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I think I qualify as a legitimate historian in this situation (I actually did buy a plane ticket to Rome last year and spent a week looking through physical texts at the Vatican archives). I'm thrilled by any efforts to digitize and OCR this texts and so is everyone else I know who does archival work. So I don't really know where the tone of dismissal/cynicism I'm picking up in your posts is coming from.

As anyone who does archival work will tell you, one of the biggest problems is the "too much to know" issue: it's basically physically impossible to look at every relevant page of every relevant text when you only have at most a few months to a year to do your field work. So aside from the convenience aspect of being able to double check your work without flying back to Rome (or wherever), OCR also offers a qualitatively different style of research that lets you trawl for words or phrases across a very large corpus. That's super valuable for doing intellectual or cultural history, or biography.


In case the linked article is behind a paywall for some, there's a shorter write up in the Guardian:

https://www.theguardian.com/science/2017/jun/28/turkish-site...


This is HN, link to the actual paper http://advances.sciencemag.org/content/3/6/e1700564.full and to the researchers own site https://tepetelegrams.wordpress.com/ There is ZERO reason to link to some site regurgitating a press release, even if it is the Guardian.


This struck me as a good article with a bad headline, and I wasn't sure how to reword it so I just used part of the subheadline (dek). Open to other suggestions for it.


Disclaimer: yes, there is some annoying, borderline clickbait-y language in this article, including in the title. And yes, it is badly overstating things to claim, as the author does, that the Roman empire was not a "dim backwater by comparison" to Asia. That said, lots of interesting information and imagery here that seemed worth a share.


> a philosopher and statesman known as Kung Fuzi (“Master Kung,” known in the West as “Confucius”) codified the heavenly rules into a series of texts that would form the backbone of Chinese culture for the next two thousand years. Master Kung’s intricate philosophy, known as kung fu, utterly permeated every area of Chinese existence, from statecraft to family life, from etiquette to martial arts.

(emphasis mine, obscuring emphasis present in original)

This doesn't inspire much confidence. I can't read it except as trying to suggest that the english word "kung fu" (modern chinese: 功夫 gongfu, meaning skill, labor, or martial arts) is derived from the name of Confucius (modern Chinese: 孔夫子 kong fuzi, meaning, as advertised, "master Kong"). I am not aware of any support for that claim -- you'll note that the "kung" of "kung fu" is the character 功, and the "k'ung" of k'ung fu-tsu, Confucius, is 孔. There was (and of course still is) a word for Confucian philosophy: it is 儒 ru, not "kung fu".


It sounds so cool, it's almost worth the fake etymology. Who could deny that Jackie Chan is a worthy successor to Confucius?


I'm going to be that guy: me, their philosophies are almost completely incompatible^^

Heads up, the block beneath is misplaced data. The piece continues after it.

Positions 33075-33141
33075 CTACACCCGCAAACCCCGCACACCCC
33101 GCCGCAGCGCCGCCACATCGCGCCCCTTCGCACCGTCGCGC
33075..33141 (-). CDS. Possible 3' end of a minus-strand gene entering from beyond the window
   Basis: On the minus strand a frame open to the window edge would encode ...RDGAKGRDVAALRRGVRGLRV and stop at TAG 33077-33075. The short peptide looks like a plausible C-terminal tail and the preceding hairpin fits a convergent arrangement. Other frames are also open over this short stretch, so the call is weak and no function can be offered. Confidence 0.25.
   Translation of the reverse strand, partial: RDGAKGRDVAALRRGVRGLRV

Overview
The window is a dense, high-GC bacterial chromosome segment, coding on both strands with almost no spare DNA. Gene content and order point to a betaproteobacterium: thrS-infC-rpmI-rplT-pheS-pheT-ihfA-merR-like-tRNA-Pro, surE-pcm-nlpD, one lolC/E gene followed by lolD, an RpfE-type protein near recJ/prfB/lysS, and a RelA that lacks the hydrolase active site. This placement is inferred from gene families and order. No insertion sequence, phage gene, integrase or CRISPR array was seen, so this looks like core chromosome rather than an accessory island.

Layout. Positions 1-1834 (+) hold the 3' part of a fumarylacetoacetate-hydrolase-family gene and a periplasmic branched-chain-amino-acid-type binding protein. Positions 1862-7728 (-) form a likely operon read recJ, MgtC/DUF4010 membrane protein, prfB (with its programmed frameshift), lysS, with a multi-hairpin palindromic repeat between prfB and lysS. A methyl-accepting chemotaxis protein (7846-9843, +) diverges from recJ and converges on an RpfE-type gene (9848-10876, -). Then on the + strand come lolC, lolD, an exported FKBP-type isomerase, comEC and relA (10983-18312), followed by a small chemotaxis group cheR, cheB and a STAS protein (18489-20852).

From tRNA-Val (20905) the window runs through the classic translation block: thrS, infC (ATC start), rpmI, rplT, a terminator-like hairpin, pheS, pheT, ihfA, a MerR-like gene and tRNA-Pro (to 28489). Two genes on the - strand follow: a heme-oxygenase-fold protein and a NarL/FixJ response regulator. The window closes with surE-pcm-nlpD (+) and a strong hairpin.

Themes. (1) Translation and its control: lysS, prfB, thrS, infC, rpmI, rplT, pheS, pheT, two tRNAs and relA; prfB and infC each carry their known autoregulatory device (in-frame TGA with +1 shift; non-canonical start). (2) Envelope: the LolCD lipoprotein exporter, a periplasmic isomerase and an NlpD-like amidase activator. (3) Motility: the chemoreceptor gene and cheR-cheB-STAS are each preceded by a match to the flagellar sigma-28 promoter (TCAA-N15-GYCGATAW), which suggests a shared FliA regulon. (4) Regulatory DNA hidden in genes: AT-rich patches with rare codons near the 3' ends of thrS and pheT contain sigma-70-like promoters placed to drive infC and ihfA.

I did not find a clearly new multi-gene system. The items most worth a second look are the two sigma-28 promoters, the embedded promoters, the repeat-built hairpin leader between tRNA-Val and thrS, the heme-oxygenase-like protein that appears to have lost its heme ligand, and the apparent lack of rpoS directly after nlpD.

I would. You must be joking.


Isn't Kung Fu is closely related to Taoism? It's the Yin to Confusionism's Yang.


That is actually another debate in itself. One origin story is that kungfu was taught to the chinese by Bodhidharma an indian who is also taken as the first patriarch of Zen. This claim is of course rubbished by many.

https://np.reddit.com/r/CIWO/comments/3o2y7u/kung_fu_came_fr...

Confucianism/Confucius was more of a target of jokes for daoists.


> it is badly overstating things to claim, as the author does, that the Roman empire was not a "dim backwater by comparison"

I think you mean "it is overstating to claim Rome was a dim backwater".


Especially given that Rome was the largest city in the world from maybe 100 BCE to in the neighborhood of 400 CE.


So Kung Fu isn't from Kong Fuzi (WP has no relationship between the two, and since Kung Fu was Gong Fu I guess it's not surprising).

I had to stop reading because I felt something weird in it. Maybe too much hyperbole. Or the non academic sources. But it did make me want to broaden my knowledge of history outside the western nationalized scope we're fed.


Here's my translation of the first part of the article:

"Paintings of an exceptional quality have been discovered in Poitiers cathedral this year: 900 square meters of painted murals dating to the 13th century, hidden under a coat of whitewash since the 18th century. The vivid colors and the designs have in large part survived. It took an infiltration of water in the southern transept of the Saint-Pierre catheral in Poitiers to rediscover these works. Damaged stones needed to be replaced, and historical researchers took the opportunity to examine the stones.

Good choice! Behind the layer of whitewash laid down in the 18th century, undoubtedly to hide these sublime paintings, which were too damaged or outdated in terms of the taste of that age, there was color. The simple masonry construction was transformed suddenly into a monumental site."


I really hate to link to the Daily Mail but I have to admit that this seems to be the most detailed article available. And if anything it's actually (arguably) less clickbait-y than the rather eccentric press release put out by the University of Oslo:

http://www.alphagalileo.org/ViewItem.aspx?ItemId=154673&Cult...

Edit: if anyone can find a better source on this, please don't hesitate to post it!



That looks reasonable. Url changed from http://www.dailymail.co.uk/sciencetech/article-3162129/Stunn....


Bioarcheaologists have been finding out all sorts of new stuff recently using forensic tools to analyze human remains. One of my favorite blogs along these lines is Kristina Killgrove's "Powered by Osteons" which discusses her research into lead levels in the bones of ancient Romans, among other interesting things: